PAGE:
Over the past several years, conflicts between the Islamic Republic's Sunni Deobandi and Shiite Muslim groups have increased in brutality, frequency and mortality. Shiites make up around 20 percent of the country's predominantly Muslim population.
Pakistan Bombenanschlag auf eine Moschee in Shikarpur Protest 30.01.2015
Sectarian violence has claimed thousands of lives in the Islamic Republic in the past decade
Sectarian violence has claimed the lives of approximately 2,300 people in the country's four main provinces and some 1,500 people in the tribal area of the Kurram Agency since 2007, according to a recent report by the Middle East Institute (MEI).
Sectarian conflict
A number of analysts trace the origins of sectarian violence in Pakistan to the Afghan War of the 1980s. They say that Pakistan's former military dictator Muhammad Zia-ul-Haq made it a state policy to fund and arm extremist Wahhabi groups in the 1980s, using these organizations against the Shiites to curb Iran's support in Pakistan and to increase Islamabad's influence in Afghanistan.
Experts say the latest round of sectarian violence in the country is merely a continuation of the targeting of Shiite Muslims by various militant groups such as Lashkar-e-Jhangvi and the Tehreek-e Taliban Pakistan, who are mainly from the Wahhabi sub-sect known as the Deobandis.
"It's therefore important that we identify this as not a Sunni-Shiite conflict, but a conflict between Sunni Deobandi and Shiite Muslims - with Shiite civilians bearing the brunt of the violence," said Arif Rafiq, Pakistan expert and president of Vizier Consulting, which provides strategic guidance on Middle East and South Asian political and security issues.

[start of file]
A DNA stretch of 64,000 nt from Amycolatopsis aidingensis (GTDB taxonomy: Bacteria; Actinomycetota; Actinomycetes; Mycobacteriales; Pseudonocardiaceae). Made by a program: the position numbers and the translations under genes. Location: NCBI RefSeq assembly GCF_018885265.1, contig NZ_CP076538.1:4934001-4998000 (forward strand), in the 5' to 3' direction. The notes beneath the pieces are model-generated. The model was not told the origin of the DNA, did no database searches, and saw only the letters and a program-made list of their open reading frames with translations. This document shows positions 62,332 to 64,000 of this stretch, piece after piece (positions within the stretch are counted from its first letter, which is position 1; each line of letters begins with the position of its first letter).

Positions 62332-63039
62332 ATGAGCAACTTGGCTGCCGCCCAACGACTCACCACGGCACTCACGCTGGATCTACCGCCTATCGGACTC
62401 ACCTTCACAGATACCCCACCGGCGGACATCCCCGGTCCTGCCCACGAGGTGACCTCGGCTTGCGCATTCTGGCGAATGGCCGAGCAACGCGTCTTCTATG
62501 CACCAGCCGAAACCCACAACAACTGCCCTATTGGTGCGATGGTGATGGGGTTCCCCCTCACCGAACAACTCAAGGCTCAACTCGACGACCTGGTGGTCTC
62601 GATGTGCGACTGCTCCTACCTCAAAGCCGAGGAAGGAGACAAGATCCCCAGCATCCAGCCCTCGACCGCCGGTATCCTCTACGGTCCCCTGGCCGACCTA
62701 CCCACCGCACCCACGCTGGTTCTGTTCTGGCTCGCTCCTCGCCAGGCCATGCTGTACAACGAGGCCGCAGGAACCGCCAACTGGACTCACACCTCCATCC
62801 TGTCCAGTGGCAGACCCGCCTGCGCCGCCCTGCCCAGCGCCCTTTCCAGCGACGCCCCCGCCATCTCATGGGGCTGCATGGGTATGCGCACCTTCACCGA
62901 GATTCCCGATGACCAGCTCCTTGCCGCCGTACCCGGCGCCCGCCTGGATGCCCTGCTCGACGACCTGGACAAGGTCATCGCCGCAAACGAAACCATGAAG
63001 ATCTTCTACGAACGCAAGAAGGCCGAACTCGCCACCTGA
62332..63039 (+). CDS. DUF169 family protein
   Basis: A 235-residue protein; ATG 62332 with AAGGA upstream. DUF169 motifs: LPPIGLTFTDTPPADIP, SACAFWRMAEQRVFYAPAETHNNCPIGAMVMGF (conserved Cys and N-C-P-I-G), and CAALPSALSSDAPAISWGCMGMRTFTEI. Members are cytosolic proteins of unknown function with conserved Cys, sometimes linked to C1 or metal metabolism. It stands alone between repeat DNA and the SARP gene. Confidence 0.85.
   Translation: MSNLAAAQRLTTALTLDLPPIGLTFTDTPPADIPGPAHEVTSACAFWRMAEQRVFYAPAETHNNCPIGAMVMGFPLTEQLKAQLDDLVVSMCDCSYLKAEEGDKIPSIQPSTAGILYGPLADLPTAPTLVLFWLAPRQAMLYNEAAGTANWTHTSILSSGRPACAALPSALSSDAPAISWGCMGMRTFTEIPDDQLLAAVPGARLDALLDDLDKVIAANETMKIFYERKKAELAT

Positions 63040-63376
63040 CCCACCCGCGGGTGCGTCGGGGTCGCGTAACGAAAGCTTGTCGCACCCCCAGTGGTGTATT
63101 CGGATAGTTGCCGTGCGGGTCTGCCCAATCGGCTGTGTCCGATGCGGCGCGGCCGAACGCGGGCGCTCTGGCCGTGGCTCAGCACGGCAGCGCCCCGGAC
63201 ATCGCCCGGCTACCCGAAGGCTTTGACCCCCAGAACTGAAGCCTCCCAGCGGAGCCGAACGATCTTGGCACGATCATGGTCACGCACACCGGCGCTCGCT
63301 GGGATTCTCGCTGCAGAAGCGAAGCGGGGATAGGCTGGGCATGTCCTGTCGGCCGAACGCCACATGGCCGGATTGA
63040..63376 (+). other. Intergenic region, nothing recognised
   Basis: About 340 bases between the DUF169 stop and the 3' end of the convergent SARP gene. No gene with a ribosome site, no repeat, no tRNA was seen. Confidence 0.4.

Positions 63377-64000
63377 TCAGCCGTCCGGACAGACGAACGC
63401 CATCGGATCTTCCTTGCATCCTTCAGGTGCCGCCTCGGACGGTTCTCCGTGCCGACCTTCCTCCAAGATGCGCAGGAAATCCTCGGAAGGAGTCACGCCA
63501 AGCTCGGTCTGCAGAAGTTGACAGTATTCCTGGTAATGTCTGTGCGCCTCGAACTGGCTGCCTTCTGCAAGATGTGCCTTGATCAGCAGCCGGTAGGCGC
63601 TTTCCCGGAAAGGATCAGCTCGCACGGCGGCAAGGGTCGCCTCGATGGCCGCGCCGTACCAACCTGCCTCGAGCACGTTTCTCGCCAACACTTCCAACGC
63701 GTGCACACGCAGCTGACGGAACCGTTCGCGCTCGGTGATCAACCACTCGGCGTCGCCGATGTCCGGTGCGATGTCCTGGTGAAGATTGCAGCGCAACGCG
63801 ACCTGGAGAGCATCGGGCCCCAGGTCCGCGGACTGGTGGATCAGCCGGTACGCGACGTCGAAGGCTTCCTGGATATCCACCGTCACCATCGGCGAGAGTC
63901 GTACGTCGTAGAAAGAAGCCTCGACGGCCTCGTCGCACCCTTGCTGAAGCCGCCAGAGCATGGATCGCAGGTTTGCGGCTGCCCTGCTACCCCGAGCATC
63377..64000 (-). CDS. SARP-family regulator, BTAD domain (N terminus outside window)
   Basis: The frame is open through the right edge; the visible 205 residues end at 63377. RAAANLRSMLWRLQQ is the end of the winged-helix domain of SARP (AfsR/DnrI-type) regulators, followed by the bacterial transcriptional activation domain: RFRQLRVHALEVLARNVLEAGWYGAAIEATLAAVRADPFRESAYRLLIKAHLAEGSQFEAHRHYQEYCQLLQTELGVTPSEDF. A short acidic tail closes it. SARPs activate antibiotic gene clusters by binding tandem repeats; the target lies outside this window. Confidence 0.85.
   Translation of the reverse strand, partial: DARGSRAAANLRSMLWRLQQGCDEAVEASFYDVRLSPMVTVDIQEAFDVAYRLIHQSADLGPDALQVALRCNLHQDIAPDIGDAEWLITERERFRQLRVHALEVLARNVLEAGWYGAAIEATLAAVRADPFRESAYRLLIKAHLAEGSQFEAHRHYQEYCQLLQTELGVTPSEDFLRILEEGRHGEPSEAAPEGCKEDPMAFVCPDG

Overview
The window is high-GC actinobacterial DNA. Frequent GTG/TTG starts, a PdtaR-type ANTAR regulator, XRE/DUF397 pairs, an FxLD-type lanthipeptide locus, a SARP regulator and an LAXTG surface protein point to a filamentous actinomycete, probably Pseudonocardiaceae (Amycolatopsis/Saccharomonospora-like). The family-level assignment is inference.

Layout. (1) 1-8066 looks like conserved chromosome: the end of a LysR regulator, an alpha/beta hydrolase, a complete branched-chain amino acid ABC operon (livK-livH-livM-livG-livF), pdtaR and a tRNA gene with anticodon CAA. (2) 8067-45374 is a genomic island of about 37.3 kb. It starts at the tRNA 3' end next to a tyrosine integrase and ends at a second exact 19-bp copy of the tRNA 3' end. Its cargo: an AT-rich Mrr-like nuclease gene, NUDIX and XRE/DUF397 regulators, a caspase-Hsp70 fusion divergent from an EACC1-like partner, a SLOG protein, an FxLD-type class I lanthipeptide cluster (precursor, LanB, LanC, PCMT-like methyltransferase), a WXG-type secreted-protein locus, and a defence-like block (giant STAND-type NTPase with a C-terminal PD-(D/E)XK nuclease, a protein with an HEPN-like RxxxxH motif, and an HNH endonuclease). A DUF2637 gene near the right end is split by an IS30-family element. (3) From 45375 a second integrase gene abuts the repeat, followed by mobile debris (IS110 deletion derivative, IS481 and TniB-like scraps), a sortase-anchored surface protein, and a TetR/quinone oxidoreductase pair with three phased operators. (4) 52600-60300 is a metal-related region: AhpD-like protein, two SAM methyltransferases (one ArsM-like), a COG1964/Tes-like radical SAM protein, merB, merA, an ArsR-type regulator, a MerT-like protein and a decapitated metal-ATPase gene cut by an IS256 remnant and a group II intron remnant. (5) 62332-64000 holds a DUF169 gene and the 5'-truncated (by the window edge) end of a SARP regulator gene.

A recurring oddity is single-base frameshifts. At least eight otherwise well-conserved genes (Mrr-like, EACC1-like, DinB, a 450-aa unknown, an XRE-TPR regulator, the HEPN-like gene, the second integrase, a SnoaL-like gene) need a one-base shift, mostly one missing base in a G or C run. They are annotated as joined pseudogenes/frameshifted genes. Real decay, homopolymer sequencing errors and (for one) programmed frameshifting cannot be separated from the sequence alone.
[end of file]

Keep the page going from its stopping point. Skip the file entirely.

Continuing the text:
Sectarian violence in Pakistan is also not limited to any particular region or community. In recent years, prominent members of both the Sunni and Shiite groups have fallen victim to the violence in nearly every province and main city in Pakistan.
Hundreds of Shiites have lost their lives in a wave of terror attacks targeting them in the country's restive Balochistan province since 2010.
Analysts point out that although the lives of Shiite Muslims are under threat all over Pakistan, those living in Balochistan and the northwestern Gilgit-Baltistan region face a systematic onslaught by the Taliban and other militant groups.
Government's failure
Human rights groups say the Pakistani government has largely failed to stem the tide of sectarian violence, despite its efforts to prevent the killings of Shiites.
The federal and provincial security forces provide security for Shiite processions, close off the border to prevent attacks during Shiite holy days, and have killed and arrested LeJ terrorists, analyst Rafiq told DW. "But at the same time, as one hand of the Pakistani state fights the terrorists, the other hand engages in deals with their political affiliates, such as the Ahl-e Sunnat Wal Jammat (ASWJ) group," he added.
Some activists also accuse the country's powerful security establishment of backing Sunni militants and failing to protect the minority groups.
"The Lashkar-e-Jhangvi, which allegedly receives support from units of Pakistani intelligence agencies, has accepted responsibility for most attacks on Shiites in the recent past," said Malik Siraj Akbar, a Balochistan expert in Washington.
"The organization is closely connected to the Afghan Taliban and has renewed connections with Jundullah, the anti-Iran Sunni militant group. All these groups share abhorrence for the Shiites," he said.
Reversing the tide
While sectarianism has become mainstreamed in nearly all regions of Pakistan, the country is far from being divided on sectarian lines in the way Iraq and Syria have been, experts stress, noting that by confronting the ideas and networks behind sectarian violence, the Pakistani state has the capacity to reverse its tide.